M41, the Little Beehive Cluster

Lots of clients ask me what they can see with their new telescopes from the city. Sure, you can see the Moon and the planets. But right now, most of the planets are hiding behind the Sun, and irritatingly, the Moon disappears every couple of weeks.

So what is there to look at?

Star clusters! They're pretty, easy to find, easy to see from the city, and completely under-rated.

The Little Beehive cluster, which is also known as Messier 41, or simply M41, might be a little trickier than others to find. If you go outside at around 9pm and look towards the north-north-west, you'll see Orion with his three belt stars. If you're from the Southern Hemisphere, you'll call it the Saucepan, with its three base stars.

From here, look higher and slightly towards the left. You'll see Sirius, the brightest star in the sky. Sirius is the eye of Canis Major, Orion's hunting dog. The dog stretches even further away from Orion, and the Little Beehive is in the dog's body.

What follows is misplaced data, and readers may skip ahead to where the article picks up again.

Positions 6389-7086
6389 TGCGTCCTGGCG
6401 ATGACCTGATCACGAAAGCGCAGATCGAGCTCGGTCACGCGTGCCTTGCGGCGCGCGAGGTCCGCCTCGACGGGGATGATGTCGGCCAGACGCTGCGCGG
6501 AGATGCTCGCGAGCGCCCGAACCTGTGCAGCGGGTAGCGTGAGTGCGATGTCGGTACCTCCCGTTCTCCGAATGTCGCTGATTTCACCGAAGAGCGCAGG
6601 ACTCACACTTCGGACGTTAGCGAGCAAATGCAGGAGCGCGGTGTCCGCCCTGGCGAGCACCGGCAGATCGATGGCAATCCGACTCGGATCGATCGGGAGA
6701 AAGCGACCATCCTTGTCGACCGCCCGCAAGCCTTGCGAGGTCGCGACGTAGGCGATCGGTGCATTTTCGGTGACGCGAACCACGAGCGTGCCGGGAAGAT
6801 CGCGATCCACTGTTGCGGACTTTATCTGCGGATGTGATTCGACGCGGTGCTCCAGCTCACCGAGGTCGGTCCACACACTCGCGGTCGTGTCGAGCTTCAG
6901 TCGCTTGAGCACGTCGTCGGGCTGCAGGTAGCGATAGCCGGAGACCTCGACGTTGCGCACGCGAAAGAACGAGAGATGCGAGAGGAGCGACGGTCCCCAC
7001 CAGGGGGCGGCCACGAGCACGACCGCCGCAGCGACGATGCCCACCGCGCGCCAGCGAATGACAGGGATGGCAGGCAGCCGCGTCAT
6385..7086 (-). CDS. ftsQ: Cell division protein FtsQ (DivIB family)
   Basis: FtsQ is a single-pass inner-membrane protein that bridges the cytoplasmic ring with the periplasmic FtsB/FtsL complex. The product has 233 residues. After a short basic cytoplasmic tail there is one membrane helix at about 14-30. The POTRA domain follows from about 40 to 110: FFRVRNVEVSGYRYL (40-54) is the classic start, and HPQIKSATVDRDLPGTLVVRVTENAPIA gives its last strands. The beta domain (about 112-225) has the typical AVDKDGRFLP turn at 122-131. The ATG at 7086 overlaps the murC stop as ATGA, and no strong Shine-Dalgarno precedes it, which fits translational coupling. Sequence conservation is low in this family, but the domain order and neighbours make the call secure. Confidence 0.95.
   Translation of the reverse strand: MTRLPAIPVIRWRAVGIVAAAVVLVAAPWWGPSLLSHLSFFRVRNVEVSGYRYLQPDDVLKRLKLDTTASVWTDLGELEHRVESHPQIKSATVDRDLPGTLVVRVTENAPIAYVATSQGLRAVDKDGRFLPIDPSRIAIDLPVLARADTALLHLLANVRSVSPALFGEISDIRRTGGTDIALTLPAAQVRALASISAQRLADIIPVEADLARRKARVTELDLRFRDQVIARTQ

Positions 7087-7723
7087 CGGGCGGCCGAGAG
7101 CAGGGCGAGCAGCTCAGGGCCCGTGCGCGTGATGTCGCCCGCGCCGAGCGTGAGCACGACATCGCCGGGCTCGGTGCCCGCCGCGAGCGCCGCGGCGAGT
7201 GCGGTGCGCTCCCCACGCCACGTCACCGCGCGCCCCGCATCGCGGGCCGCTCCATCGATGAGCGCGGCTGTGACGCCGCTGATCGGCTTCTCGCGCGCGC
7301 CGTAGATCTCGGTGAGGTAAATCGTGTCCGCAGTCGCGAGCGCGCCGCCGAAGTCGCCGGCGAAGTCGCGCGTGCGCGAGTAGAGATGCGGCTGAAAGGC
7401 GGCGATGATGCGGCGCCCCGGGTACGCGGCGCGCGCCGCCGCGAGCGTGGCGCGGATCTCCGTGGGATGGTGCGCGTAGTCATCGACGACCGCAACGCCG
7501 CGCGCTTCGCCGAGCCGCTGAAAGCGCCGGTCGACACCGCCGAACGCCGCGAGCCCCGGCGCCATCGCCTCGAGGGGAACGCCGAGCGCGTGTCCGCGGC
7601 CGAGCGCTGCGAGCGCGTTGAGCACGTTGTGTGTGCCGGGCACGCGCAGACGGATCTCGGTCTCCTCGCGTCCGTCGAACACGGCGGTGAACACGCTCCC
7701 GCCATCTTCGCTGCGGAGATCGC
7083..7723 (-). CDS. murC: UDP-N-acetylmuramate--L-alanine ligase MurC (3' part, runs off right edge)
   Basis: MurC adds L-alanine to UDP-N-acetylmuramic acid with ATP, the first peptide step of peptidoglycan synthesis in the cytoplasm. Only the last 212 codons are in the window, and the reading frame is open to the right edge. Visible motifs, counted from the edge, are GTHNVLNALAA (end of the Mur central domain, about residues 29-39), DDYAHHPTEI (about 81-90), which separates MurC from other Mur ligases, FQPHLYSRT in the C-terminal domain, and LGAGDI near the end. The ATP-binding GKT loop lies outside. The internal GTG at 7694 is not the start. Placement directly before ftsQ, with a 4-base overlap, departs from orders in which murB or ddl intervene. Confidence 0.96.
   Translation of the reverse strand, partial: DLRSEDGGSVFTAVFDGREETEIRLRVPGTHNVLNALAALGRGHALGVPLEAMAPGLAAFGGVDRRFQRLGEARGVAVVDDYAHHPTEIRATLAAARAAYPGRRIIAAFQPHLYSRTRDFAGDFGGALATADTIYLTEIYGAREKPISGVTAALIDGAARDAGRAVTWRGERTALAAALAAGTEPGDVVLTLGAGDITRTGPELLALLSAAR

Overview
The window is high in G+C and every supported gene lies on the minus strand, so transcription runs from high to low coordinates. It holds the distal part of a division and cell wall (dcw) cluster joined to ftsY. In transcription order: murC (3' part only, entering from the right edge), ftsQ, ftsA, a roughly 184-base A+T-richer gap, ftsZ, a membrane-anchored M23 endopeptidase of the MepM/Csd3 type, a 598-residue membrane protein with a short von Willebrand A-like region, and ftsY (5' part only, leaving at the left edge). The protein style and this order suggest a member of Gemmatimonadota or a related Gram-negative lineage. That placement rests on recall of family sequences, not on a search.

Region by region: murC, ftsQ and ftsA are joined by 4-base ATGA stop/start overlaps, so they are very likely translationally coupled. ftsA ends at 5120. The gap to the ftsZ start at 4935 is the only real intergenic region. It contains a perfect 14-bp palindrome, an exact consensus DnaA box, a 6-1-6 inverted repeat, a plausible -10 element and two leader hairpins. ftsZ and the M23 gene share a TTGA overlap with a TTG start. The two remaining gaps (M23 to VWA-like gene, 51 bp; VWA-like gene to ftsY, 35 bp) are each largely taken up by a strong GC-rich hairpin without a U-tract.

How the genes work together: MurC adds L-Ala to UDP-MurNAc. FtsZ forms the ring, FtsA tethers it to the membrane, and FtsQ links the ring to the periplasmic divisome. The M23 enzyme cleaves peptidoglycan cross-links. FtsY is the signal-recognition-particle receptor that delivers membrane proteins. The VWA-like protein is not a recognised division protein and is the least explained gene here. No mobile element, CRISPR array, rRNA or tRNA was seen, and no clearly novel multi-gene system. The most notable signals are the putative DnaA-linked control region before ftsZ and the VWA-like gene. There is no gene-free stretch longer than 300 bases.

Have a look at the Stellarium screenshot. the NNW horizon is at the bottom, Orion is right in the middle and Canis Major is at the top.

Of course, if you're out in the country on a moonless night, you can actually see it with your unaided eye, but only if you know where to look.

Here's my photo.

Down below you'll also see a copy onto which I've put some circles showing how much of the cluster you'll be able to see in your own scope. The size of the circles shows the field of view of some popular telescopes and their eyepieces. The cluster is pretty large, and so I'd recommend you use the 25mm eyepiece. If you zoom too far in, you won't see the emptiness around the cluster, making it just look like a star field. Boring!

I've no idea why the Little Beehive cluster is called that. I was imaging the Beehive cluster (M44) on the same night, but the two clusters aren't even close to each other. And it's not as though they look similar - they both, I have to say, look like open clusters! I'll post M44 soon - maybe.